Bipartisan effort urges CMS to adopt ‘treat-in-place’ model for W.Va.
New model would improve resource use and reduce patient, hospital costs
By Bill Carey
WASHINGTON — West Virginia Senators Joe Manchin (D) and Shelley Moore Capito (R), along with Representatives Carol Miller (R) and Alex Mooney (R), called on the Centers for Medicare & Medicaid Services Administrator Chiquita Brooks-LaSure to consider a “treat-in-place” model to address the workforce challenges faced by West Virginia hospitals and EMS.
“This would be a major step forward in advancing an improved model that better utilizes limited EMS and hospital staff while ensuring quality patient care and saving approximately $3 million in unnecessary emergency room visits," the lawmakers wrote. “Furthermore, this model could be replicated nationwide, especially in rural communities with limited health resources.”
The West Virginia Office of Emergency Medical Services and the West Virginia Hospital Association, along with a small coalition of emergency medicine physicians, EMS providers, and payers sent a proposal urging CMS to support a new “treat-in-place” model to reduce unnecessary emergency room trips by establishing medical triage lines for low-acuity 911 calls.
The treat-in-place option presented is built upon an effort in Pennsylvania that focused on three conditions that can be treated in place following a 911 call and following narrow protocols developed by EMS. The effort in Pennsylvania was unsuccessful because only one payer participated, so different processes were required for patients based on their insurance status. The West Virginia coalition focuses on one model to secure most payers agreeing to participate in the treat-in-place option, giving EMS one statewide protocol and billing process.
After receiving initial support for the treat-in-place option from the coalition and three statewide payers (Highmark, Public Employee Insurance Agency (PEIA), and Medicaid) the West Virginia Office of Emergency Medical Services has started drafting protocols for three conditions:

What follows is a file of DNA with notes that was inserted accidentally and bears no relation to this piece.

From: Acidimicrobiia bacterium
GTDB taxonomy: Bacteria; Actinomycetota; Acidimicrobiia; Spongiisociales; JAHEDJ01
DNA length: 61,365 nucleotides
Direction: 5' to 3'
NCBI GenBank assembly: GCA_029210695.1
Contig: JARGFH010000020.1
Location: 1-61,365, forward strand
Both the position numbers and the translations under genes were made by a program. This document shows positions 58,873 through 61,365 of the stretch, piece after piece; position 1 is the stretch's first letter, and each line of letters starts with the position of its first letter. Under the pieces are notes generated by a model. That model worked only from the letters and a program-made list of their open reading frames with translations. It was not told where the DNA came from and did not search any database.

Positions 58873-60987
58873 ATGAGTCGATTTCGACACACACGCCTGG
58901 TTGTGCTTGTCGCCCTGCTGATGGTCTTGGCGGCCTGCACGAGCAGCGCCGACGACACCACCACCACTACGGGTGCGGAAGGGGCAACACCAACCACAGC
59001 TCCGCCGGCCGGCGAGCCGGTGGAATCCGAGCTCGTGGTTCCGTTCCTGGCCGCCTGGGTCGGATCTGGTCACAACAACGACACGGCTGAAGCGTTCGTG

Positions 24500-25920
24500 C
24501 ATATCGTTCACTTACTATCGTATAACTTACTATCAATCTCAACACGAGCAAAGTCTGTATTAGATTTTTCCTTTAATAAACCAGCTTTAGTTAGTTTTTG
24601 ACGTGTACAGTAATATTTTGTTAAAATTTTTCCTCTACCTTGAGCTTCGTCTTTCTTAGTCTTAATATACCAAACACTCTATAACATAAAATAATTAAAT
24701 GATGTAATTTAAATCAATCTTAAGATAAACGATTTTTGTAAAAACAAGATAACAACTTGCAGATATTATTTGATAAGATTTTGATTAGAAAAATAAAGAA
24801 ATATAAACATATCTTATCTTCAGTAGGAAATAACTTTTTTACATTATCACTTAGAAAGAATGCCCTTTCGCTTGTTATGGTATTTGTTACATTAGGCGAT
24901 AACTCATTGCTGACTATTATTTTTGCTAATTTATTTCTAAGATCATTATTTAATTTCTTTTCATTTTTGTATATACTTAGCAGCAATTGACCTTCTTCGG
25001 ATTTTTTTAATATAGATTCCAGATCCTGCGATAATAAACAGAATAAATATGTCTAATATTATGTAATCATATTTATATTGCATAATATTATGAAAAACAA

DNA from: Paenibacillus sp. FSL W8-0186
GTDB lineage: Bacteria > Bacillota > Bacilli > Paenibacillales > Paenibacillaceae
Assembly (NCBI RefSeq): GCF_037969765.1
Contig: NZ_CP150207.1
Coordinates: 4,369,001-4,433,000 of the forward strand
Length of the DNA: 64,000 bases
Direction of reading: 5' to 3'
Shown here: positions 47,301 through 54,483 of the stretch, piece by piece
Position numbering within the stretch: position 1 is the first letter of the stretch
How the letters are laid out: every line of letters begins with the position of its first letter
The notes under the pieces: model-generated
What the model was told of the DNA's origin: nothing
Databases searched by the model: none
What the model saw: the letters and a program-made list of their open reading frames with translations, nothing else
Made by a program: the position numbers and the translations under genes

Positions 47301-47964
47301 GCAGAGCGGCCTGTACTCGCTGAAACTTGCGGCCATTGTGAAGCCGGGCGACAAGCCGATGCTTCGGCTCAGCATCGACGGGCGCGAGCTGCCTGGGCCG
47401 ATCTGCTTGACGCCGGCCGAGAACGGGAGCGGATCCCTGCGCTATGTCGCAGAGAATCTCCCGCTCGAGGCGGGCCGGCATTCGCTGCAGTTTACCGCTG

- Diabetes – Hypoglycemia Evaluation
- Asthma/COPD Evaluation
- Seizure Evaluation
“This demonstration will provide the flexibility necessary for our first responders to care for West Virginians in the appropriate setting and it aligns with the goals of better utilizing EMS and hospital staff while ensuring quality patient care and reducing unnecessary emergency room visits,” West Virginia Hospital Association President and CEO Jim Kaufman said. “Emergency medical services systems, hospitals and their emergency departments are fundamental components of West Virginia’s healthcare delivery network. Together, they provide the state’s safety net and CMS’s approval of this project will go a long way to ensure access to care, especially in our most rural communities.”
If Medicare participates, West Virginia would be able to demonstrate that all EMS providers could participate while having the payers for approximately 75% of the patients that EMS treats included. This plan offers an improved model that utilizes limited EMS and hospital staff while ensuring quality patient care and saving approximately $3 million in unnecessary emergency room visits.